SSH Key Authentication Overview

For those of you new to automation, it can be overwhelming on first exposure to handle every link in the chain to launch your first Nutanix Calm blueprint. Many Calm Marketplace blueprints leverage Linux, cloud-init, and SSH keypairs to enable security best-practices for composable infrastructure as code.

Under Construction

I will continue to update and expand this blog, it serves as a script for a quick video I plan to make.

The Basics

  • Linux operating system images ready for the cloud do not have any accounts with credentials by default.
    • Therefore, one cannot remotely log in to a cloud VM = security best practice.
  • Static passwords are pets, passwords should have a dynamic lifecycle.
    • But if you must use a static password, make it mathematically secure.
    • SSH keys = long mathematical passwords, broken into public and private parts.

Combining these two ideas together, one would want to dynamically insert SSH public keys onto a cloud VM during instantiation. For Linux, cloud-init provides this facility.

The Details: SSH

Secure SHell (SSH) keys can be generated by:

Use Your SSH Keypair

How do I put a SSH public key onto a VM image?

Easy Way

  • bake credentials into the VM image by putting SSH cred on an VM,
  • export a snapshot of the VM,
  • use that as your image with the pre-seeded SSH credential.

We use the easy way at Calm bootcamps, but it is a bad security practice for credentials to be static. Start here, but improve to the next section after you’ve achieved your first success. To use static credential in the Calm blueprint:

  • For each service, select that VM image with SSH credentials
  • In the Application Profile, populate the public key variable with your public key and uncheck the runtime checkbox.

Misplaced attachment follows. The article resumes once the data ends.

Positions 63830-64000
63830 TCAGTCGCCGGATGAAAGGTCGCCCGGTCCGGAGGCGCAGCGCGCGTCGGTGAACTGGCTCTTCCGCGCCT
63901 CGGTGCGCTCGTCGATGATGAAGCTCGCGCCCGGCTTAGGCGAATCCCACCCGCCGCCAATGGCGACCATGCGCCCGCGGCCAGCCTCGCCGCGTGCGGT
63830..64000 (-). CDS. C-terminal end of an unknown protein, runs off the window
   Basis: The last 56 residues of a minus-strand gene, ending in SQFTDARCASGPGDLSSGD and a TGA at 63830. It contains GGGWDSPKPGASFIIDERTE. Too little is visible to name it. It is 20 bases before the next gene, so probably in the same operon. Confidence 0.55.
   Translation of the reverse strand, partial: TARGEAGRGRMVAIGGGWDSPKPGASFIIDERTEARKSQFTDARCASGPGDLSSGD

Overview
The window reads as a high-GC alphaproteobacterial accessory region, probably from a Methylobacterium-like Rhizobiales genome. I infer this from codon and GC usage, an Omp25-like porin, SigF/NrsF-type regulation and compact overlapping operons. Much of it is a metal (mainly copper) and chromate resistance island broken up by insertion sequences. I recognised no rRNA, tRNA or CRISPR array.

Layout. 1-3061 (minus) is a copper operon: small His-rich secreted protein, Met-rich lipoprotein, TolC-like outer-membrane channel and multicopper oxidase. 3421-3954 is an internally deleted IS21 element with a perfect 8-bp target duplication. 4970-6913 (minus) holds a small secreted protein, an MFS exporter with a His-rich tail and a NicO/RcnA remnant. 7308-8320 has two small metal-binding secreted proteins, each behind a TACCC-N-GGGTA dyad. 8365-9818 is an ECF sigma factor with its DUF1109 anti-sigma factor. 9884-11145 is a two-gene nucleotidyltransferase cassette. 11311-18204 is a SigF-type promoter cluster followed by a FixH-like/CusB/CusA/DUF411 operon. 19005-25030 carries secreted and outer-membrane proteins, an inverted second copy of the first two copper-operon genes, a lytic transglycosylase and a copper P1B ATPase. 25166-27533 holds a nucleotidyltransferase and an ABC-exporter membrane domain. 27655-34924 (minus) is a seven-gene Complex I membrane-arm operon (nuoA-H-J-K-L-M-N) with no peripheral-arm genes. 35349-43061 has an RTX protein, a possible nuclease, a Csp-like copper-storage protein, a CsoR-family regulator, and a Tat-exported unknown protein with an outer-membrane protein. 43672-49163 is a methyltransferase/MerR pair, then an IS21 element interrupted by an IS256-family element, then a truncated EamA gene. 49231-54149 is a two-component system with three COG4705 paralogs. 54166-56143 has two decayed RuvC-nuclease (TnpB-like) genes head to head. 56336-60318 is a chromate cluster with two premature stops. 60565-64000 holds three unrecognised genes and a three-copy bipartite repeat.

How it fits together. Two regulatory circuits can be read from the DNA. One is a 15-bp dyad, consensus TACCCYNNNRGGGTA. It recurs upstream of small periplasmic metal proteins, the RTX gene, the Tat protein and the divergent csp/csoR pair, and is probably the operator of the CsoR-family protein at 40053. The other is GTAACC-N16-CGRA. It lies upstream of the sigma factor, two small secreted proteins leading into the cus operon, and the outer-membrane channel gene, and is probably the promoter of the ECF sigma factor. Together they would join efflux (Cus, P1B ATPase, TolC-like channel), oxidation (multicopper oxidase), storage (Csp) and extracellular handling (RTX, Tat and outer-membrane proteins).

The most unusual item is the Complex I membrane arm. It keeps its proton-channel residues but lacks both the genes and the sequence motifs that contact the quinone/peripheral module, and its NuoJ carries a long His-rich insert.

• In the Credentials section, upload your private key, toggle off runtime icon.
  • Launch your blueprint and insure Calm can login and orchestrate your VM images.
    • Troubleshooting: insure that cloud-init username matches the Credentials login account name.

Security Best Practice

  • For Linux, use a cloud-init enabled VM image
  • Use cloud-init to inject your public key upon VM boot (you can do this for AHV VMs with the guest-customization area in Calm) as a runtime variable in the Application profile
  • Give Calm your private key as a runtime credential during launch
  • This practice is used for the Marketplace blueprints on Linux.

Please see this Nutanix Knowledge Base article:

The Details: Linux cloud images

In Practice

On Windows, you can configure your PuTTY session to use your SSH keypair, but it is even better to load your SSH keypair into PuTTY-Agent for every PuTTY session to attempt to use. While your PuTTY client software will use your PuTTY keypair, please note that you must export your PuTTY keypair to the OpenSSH format to be used on the server. Furthermore, during upload, Calm may require you to name your private key with the .pem file suffix. You can workaround this by opening your private key file, selecting all, and then cutting and pasting the contents.

For Unix/Linux/MacOS, you can generate your keypair with ssh-keygen and load your OpenSSH keypair into ssh-agent upon shell invocation. In this example, I used 4096 bits (which is considered secure today, less bits are easier to crack), I saved my key into my home directory’s .ssh folder, and I also saved it without a passphrase to make things easier. I would recommend using a passphrase next, because Calm can support it now.

ssh-keygen -m pem -b 4096 -f ~/.ssh/First.LastName-YYYY-passphraseless

Fortunately, because you have likely provided your SSH keypair while provisioning a blueprint, Calm will reuse these credentials when you audit the Application deployment: pick the Manage tab, choose the VM service desired, and then leverage the Web terminal session to log in with one-click!

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